A month ago I tried to include the feature of signing-in for Google Play in my extension and I gave it up because I should struggle to find appropriate jar files in the maven repository. It would be easier & possible if I could use .aar files with Defold. I’m telling about this kinds of experiences. And so now I’m implementing my own leaderboard with nodejs server even though I believe someday you guys will make the extension. Anyway that took a lot of time in my life.
We do have an extension for Google Play Game Services: https://github.com/defold/extension-gpgs
The extension supports sign-in and cloud save. We have deliberately not added support for additional features until they are requested by the community or we get a PR with the new functionality.
I’m a former unity developer, and I permanently moved to defold several months ago and I want to share my reasons with you:
- To me unity is a one know it all guy that tries to be everything but it ends up being nothing, I mean the amount of complexity that unity added from unity 2015 to this day is incredible, the first thing that caught my eye from defold was its simplicity. and there is such a big difference between published project sizes especially in my experience with android builds.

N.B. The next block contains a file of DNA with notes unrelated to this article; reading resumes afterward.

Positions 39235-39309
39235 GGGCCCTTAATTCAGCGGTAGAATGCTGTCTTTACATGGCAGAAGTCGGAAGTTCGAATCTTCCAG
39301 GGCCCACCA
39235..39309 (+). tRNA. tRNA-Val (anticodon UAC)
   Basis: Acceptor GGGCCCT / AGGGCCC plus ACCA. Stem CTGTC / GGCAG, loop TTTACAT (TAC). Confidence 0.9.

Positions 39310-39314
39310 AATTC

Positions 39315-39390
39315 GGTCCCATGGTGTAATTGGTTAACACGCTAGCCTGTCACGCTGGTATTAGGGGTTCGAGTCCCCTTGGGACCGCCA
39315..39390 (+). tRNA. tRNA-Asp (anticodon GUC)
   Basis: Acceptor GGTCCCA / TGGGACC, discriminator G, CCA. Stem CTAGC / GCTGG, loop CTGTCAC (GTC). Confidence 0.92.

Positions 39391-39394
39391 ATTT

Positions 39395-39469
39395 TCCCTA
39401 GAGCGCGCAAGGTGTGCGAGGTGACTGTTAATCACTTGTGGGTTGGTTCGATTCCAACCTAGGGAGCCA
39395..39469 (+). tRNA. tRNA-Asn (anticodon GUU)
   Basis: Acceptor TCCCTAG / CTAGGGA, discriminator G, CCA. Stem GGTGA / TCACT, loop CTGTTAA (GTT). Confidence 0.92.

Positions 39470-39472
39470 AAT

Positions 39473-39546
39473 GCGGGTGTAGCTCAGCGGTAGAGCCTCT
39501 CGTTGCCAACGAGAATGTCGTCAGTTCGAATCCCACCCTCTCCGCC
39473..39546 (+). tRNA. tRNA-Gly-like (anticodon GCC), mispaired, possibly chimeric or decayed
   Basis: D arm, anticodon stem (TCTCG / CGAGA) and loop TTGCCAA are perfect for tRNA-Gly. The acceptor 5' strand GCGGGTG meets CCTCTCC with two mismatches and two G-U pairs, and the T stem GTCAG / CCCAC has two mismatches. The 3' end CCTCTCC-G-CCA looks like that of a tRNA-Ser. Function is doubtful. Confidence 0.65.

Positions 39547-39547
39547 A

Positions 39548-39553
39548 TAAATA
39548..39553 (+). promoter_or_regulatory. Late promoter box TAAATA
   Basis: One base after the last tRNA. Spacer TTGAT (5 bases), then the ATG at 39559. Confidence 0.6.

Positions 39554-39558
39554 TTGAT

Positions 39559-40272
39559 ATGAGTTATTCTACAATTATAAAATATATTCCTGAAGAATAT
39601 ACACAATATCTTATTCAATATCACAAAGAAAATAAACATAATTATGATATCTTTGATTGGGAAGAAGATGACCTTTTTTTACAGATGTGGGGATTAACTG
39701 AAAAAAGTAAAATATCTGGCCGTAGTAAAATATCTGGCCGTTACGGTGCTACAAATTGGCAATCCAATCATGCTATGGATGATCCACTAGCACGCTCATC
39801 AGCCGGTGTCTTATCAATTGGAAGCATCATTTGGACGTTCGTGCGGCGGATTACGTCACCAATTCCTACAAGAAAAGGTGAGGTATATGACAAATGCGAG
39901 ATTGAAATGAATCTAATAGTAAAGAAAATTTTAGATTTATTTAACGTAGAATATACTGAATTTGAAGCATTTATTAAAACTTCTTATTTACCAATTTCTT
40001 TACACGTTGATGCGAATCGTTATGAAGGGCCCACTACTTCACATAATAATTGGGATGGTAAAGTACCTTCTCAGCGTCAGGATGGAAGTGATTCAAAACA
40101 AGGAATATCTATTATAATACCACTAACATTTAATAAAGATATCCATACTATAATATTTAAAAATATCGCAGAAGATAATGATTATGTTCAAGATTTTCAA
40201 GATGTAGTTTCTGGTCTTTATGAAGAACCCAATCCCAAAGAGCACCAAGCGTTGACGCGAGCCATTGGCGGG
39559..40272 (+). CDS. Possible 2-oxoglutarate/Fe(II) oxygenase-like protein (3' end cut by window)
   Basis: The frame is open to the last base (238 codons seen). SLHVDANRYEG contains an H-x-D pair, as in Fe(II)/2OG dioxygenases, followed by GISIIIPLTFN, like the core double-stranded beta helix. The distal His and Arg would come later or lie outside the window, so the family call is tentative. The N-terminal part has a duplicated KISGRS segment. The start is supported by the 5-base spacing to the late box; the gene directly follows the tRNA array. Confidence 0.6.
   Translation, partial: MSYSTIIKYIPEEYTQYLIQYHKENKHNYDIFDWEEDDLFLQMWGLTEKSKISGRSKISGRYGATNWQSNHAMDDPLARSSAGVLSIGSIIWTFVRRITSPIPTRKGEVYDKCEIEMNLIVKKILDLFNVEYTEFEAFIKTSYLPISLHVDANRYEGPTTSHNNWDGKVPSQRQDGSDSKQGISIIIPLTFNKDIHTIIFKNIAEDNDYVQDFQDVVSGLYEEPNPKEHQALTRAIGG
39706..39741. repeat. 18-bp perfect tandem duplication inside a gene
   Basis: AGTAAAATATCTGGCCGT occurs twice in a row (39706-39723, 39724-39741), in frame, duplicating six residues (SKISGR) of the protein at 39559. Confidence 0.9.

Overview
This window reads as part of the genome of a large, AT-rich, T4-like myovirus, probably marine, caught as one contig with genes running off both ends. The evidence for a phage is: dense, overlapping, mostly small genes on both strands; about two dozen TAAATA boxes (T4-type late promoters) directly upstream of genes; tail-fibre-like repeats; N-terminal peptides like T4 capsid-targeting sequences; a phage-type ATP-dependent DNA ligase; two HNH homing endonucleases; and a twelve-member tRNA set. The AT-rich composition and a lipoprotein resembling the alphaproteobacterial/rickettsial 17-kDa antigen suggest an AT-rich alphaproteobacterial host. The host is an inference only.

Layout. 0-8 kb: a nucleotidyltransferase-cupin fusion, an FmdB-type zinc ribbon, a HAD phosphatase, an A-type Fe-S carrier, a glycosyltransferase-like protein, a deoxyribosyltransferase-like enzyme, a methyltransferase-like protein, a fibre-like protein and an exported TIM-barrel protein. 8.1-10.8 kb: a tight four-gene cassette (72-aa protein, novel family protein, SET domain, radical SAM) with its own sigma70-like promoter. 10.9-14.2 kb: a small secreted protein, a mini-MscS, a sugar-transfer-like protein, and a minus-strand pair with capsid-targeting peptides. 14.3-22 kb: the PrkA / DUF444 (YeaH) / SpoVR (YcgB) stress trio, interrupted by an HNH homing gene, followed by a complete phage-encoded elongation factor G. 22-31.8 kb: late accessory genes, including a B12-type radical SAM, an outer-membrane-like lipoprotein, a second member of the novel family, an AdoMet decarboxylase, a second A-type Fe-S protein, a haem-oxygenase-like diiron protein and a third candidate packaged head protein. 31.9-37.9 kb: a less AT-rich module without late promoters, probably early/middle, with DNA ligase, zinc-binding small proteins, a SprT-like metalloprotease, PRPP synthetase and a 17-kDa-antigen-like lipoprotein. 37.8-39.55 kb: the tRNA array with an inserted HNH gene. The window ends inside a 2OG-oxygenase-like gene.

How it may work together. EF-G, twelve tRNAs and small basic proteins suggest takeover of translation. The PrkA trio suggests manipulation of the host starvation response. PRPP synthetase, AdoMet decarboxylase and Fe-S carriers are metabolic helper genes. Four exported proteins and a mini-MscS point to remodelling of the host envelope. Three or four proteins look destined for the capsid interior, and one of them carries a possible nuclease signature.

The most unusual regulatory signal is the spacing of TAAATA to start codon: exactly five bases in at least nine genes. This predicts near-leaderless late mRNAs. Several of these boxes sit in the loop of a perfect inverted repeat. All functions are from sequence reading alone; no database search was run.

- Unity was not 100% free and although you could build entire project with the free version and handling license between version was such a pain at least for me, but Defold being 100% free in any way or form (even plugins) was nice.
- Friendly Community, was the final bullet that killed unity for me, something that I never find for almost 5 years of unity development, and I say this honestly that with defold community I feel like I am the part of the team and I have such an excitement for waiting and getting new versions, something that I never experienced with unity.
I don’t say defold is perfect in any way or form, for example, I think defold can do more work in terms of documentation and tutorials. especially introducing frequently needed solutions. but the general comparison IMO is not completely fair, I don’t think defold development team is as near big as the unity team and unity has the full support of big companies like Microsoft, Intel, Sony, Nintendo, etc.
I agree and I’d like to say simply Defold is much better than Unity. That’s why I’m using it and struggling here. Also the reason why I shared my opinion is to help(hopefully) the improvement of Defold ecosystem. As I mentioned earlier I see a huge potential of Defold and I don’t deny the fact. I seek simplism for my product as much as I can do. I like Defold because I could discover it seeks simplism in my view.